The AtomPub protocol, if you ignore its XMLiness,  gets this right — The thick client just knows the root URL (which serves up a simple service document) and is aware of a bunch of relationship types (the ‘rel’ attribute on ‘link’ and ‘a’ tags) that it can follow as necessary.  If a game client needs to access a list of players, it just goes to the root url, and follows the link with the rel property called ‘players’ (and probably remembers that link until the server says it has moved via 301 status code).  JSON has no concept of links or rel, but this is still easy to imagine and implement, and while it’s a teeny bit of extra work up front, the standardization buys you the ability to start writing smarter HTTP/REST clients for your frontend that take care of much more for you automatically, so you can spend time on real business logic and actually do something more productive than fiddle with the javascript version of a routes.rb file.

(A really great API framework might generate some or all of these links on its own and automatically put them in the JSON documents.  It’s pretty easy to imagine pagination links like next/back being generated automatically, or even links amoung resources in some cases, possibly based on some internally declared relationship.)

Rails-style MVC frameworks have a horrible routing solution for RESTFul JSON APIs

In a resource-oriented API, the router need not be concerned with the http methods that are or are not allowed for the resource.  That’s the concern of the resource and the resource alone.  When the router tries to manage that, you get the unnecessary verbosity of a route for every method supported by the resource, and you get the app incorrectly throwing 404s instead of 405s when a method is not supported.  This probably means that ‘controllers’ need to go away in favor of ‘resources’, and routes can be vastly simplified, if not completely derived/inferred by the framework.  Because we keep thinking in this conventional MVC style though, we miss the possibility and potential of vastly more simple applications that actually do a lot more more for us.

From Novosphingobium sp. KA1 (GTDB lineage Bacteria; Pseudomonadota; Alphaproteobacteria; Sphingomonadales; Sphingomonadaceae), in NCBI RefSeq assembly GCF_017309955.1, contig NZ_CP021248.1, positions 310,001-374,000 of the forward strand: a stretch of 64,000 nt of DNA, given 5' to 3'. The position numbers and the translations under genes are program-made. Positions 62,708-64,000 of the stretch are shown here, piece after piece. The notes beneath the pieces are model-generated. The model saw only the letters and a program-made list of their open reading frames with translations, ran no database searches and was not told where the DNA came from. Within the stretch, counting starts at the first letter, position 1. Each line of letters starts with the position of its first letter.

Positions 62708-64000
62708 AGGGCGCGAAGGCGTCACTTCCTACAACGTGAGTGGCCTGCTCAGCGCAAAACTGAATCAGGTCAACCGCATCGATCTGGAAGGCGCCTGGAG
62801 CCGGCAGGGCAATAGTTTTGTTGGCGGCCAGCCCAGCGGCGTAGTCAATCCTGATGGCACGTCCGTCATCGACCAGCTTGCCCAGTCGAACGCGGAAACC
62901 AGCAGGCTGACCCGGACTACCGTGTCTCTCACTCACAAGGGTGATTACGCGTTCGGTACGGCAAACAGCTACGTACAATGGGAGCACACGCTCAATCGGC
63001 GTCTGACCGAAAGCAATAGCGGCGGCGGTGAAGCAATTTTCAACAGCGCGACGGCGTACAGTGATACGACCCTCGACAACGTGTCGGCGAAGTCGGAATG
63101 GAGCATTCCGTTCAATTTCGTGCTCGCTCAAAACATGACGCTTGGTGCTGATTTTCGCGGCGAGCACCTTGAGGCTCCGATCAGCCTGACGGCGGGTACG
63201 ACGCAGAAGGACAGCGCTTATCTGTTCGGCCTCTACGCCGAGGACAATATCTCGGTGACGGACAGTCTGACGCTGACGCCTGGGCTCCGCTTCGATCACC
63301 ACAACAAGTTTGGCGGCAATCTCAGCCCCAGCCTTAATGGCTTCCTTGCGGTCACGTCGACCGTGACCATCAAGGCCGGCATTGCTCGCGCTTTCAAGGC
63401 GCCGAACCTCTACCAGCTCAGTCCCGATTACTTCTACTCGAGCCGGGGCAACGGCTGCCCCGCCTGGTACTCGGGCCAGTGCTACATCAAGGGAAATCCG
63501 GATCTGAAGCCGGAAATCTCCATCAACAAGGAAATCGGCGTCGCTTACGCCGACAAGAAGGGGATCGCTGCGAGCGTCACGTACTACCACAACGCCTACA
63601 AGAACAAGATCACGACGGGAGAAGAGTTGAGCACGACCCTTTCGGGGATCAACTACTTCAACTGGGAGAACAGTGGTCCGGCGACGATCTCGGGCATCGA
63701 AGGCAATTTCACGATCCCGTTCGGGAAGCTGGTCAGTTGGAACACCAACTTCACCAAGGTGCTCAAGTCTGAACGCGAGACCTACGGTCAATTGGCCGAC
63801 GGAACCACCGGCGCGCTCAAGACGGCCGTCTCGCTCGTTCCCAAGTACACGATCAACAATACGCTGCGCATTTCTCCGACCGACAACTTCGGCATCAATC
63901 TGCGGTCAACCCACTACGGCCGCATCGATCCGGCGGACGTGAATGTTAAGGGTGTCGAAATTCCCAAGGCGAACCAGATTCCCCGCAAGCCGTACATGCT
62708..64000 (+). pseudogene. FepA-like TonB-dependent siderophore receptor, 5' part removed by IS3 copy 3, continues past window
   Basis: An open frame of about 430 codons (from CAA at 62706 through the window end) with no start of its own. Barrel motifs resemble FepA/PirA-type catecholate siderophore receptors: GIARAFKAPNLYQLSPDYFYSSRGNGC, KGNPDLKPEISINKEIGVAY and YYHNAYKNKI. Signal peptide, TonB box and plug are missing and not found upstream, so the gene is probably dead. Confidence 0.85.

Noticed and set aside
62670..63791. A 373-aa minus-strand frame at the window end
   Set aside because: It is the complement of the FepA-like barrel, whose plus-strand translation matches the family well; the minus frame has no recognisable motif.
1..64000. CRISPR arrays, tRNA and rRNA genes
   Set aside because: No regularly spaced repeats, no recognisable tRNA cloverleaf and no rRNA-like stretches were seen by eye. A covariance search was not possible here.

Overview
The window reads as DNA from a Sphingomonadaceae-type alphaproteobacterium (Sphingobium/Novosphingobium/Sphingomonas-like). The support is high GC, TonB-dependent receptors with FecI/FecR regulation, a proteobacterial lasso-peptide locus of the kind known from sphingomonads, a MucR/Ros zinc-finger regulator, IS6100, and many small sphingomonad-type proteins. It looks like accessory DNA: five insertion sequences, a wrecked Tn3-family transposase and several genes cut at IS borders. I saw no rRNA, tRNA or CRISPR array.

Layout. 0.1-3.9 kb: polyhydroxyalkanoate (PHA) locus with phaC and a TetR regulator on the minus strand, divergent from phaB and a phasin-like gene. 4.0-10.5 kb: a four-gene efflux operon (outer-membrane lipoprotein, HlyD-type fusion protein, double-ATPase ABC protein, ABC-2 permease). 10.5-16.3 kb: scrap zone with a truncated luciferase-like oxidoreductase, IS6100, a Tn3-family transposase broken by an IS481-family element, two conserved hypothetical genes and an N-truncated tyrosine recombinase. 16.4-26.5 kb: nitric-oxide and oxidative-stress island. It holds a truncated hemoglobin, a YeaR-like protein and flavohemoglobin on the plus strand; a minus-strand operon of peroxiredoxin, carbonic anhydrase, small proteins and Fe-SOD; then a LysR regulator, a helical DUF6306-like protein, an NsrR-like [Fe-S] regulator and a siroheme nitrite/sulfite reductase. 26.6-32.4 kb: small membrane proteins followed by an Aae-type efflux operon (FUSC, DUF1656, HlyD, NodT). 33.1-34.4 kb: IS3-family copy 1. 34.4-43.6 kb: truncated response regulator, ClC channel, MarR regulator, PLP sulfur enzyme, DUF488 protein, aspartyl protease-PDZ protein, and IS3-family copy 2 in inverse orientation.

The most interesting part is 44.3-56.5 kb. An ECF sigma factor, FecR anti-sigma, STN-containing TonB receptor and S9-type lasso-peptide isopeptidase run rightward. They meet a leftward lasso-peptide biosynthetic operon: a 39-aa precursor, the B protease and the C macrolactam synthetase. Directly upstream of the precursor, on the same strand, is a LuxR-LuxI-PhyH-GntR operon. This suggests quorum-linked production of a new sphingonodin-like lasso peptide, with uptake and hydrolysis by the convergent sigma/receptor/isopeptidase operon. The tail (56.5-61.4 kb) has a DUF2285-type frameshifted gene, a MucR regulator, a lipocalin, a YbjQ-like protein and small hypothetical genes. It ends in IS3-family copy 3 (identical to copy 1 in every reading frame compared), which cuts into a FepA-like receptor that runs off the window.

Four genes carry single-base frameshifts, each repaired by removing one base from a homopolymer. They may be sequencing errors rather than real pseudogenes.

The Application Developer shouldn’t have to Deal with these Details

There’s no  reason for us to all separately think about these problems and solve them in a million different ways every time we’re confronted with them.  Aside from the years of wasted time this involves, we’ve also got a bunch of non-standard and sub-standard APIs to interact with, so all the client code needs to be custom as well and nothing is reusable.  This is why being RESTful is not just academic and this is why being concerned with the details is not pedantic.

As I said earlier, AtomPub gets a lot of this right.  A lighter-weight JSON equivalent would be a huge improvement to what people are doing today, because the conventions would mean that the framework can take care of most of these API details that we reimplement ad nauseum — or worse, not at all.  It also means that frontends can start to abstract away more of the HTTP details as well.  This is already starting to happen in the new frontend MVC frameworks but in almost every case, the HTTP end of things still needs to be handled in a custom way for every API endpoint.  There is still way too much work left to the application developer, and we’re silly to continue to do it over and over without coming up with a better abstraction.